The hack (therefore the Monospace) is based on the developers toolkits on Android and iOS, and also the easiest way to get banned from the game. On an Android smartphone, you need to get one of the many GPS spoofing apps from the Play store, repeatedly tap About phone to activate the developer settings and select that app as GPS spoofing source there. As [Max] points out in the comments, you may also need to install the mock mock locations Xposed module, which requires a rooted device. In iOS, you can (probably) also install a spoofing app through Cydia, although the easiest way without jailbreak is creating a new iOS app in Xcode (or any iOS application you have at hand) and build it to the phone. While in debugging mode, you can then load a *.GPX-file, which is simply a text file containing GPS waypoints in the XML-based GPS Exchange Format:<gpx> <name>My waypoints</name> <wpt lat="34.143895" lon="-118.151556"> <name>SupplyFrame, Inc.</name> </wpt> </gpx>
You can also create timed routes:<gpx> <name>My tracks</name> <trk> <name>Some track</name> <trkseg> <trkpt lat="34.143657" lon="-118.152368"><time>2016-07-18T00:00:00Z</time></trkpt> <trkpt lat="34.144502" lon="-118.152368"><time>2016-07-18T00:01:00Z</time></trkpt> <trkpt lat="34.144490" lon="-118.150470"><time>2016-07-18T00:02:00Z</time></trkpt> <trkpt lat="34.143654" lon="-118.150455"><time>2016-07-18T00:03:00Z</time></trkpt> </trkseg> </trk> </gpx>
The file is loaded via Product -> Debug -> Simulate Location -> Add GPX file to project, as shown in the video. This makes the waypoints or tracks available from the Simulate Location menu. From there, you then can then teleport your phone to the defined locations, or take it for a walk along the tracking points.
While the video is more a tutorial on how to get banned from the game than anything else, we’re not here to judge you if you try it. In the contrary, we’d actually love to see an implementation that catches ’em all without falling over the various strings Niantic has put in place, effectively turning GPS spoofing into a game of its own. Check out the video below to see [Dave Conroy’s] approach.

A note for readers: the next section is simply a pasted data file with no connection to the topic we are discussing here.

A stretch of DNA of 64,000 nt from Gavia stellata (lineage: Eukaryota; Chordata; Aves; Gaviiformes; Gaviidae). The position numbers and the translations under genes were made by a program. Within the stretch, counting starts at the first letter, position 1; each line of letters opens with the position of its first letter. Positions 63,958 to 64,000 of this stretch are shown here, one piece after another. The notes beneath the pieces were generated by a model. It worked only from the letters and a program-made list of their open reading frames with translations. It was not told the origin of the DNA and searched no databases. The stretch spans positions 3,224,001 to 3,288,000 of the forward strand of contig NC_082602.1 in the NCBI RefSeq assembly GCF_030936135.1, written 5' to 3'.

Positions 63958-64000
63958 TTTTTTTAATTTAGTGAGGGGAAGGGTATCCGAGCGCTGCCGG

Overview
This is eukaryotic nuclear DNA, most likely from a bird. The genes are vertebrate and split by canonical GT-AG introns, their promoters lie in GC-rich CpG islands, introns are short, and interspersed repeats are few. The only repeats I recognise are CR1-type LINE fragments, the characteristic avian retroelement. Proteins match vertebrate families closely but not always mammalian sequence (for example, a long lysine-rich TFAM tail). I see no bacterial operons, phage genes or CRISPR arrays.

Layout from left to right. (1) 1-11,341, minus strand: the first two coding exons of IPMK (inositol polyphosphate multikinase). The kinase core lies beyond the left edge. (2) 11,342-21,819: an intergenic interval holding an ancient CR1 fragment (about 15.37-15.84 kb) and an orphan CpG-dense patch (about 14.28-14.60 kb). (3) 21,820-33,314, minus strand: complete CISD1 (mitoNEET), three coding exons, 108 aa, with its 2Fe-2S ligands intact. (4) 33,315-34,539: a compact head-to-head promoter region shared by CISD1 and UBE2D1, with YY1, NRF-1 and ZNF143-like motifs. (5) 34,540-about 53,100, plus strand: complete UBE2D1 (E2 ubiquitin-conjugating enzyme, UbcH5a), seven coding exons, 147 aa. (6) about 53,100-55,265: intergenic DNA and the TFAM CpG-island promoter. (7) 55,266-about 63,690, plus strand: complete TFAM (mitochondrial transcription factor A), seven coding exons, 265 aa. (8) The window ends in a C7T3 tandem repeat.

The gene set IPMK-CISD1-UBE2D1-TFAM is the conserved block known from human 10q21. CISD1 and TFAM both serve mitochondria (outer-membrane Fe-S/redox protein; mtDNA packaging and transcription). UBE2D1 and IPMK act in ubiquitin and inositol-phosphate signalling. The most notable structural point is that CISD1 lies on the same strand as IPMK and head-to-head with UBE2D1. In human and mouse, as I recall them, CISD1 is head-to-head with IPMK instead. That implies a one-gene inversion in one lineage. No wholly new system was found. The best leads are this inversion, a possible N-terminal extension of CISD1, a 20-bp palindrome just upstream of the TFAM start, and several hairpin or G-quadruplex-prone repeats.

Oh, and did we mention this is probably get you banned? Can’t stress this one enough.
Filed under: nintendo hacks
Electromagnetism is the most difficult thing teach. Why is electromagnetism hard to teach? Well, when you’re asking a ‘why’ question (obligatory Richard Feynman video)…
[Adam Smallcomb] might not be able to explain electromagnetism with perfect clarity, but he does have an idea to give students a hands-on feel for electrons and magnets. He’s building an Electromagnetic Teaching Aid that turns 30 gauge wire, springs, Lego, and bits of metal into a toolset for understanding magnets, solenoids, current, and magnetic fields.
The devices explained via [Adam]’s toolkit include a DC motor, stepper motor, speaker, solenoid, relay, transformer, microphone, and generator. That’s not to say [Adam] is building all these devices – a DC motor is just a generator in reverse, a relay is a solenoid with more electrical connections, and everything in this toolkit is basically just wire and magnets.
So far, [Adam] has a bunch of interesting applications for magnets, wire, and Lego including a DIY stepper motor and a nifty little tool that measures magnetic flux with a Hall effect sensor. Will it teach schoolkids electromagnetism? Very few things could, but at least this little toolkit will allow students to intuit electromagnetism a little better.The HackadayPrize2016 is Sponsored by:
Filed under: The Hackaday Prize
3D printers are celebrated for their capacity to replace missing or broken parts. How about an entire T-62 tank?
Now hold on a second — this is only a model replica. It is, however another expression of the myriad uses for 3D printers. Designed in Maya and requiring almost three weeks to print all 62 parts from about 70 meters of PLA filament. The assembly is not terribly involved, made easier by printing a few large sections such as the crew section and hull while the parts don’t get much smaller than the turret hatches. Nonetheless, he final product is about as true to life as you can get when designing the parts from scratch.
The model for the tank is available for purchase here in STL format.
Model trains, ships, figures and so on have literally thousands of different offerings for the hobbyist, but for those with particular interests or taste, 3D printers — combined with some skill in a modeling program — will fill your niche. And, if you have some serious inspiration, how about a remote-controlled spider tank from Ghost in the Shell?
[via Yurii, of Gambody]
Filed under: 3d Printer hacks, toy hacks
One of [CNLohr]’s bigger claims to fame is his process for making glass PCBs. They’re pretty much identical to regular, fiberglass-based PCBs, but [CNLohr] is building circuits on microscope slides. We’ve seen him build a glass PCB LED clock and a Linux Minecraft Ethernet thing, but until now, [CNLohr]’s process of building these glass PCBs hasn’t been covered in the depth required to duplicate these projects.
This last weekend, [CNLohr] put together a series of videos on how he turns tiny pieces of glass into functional circuits.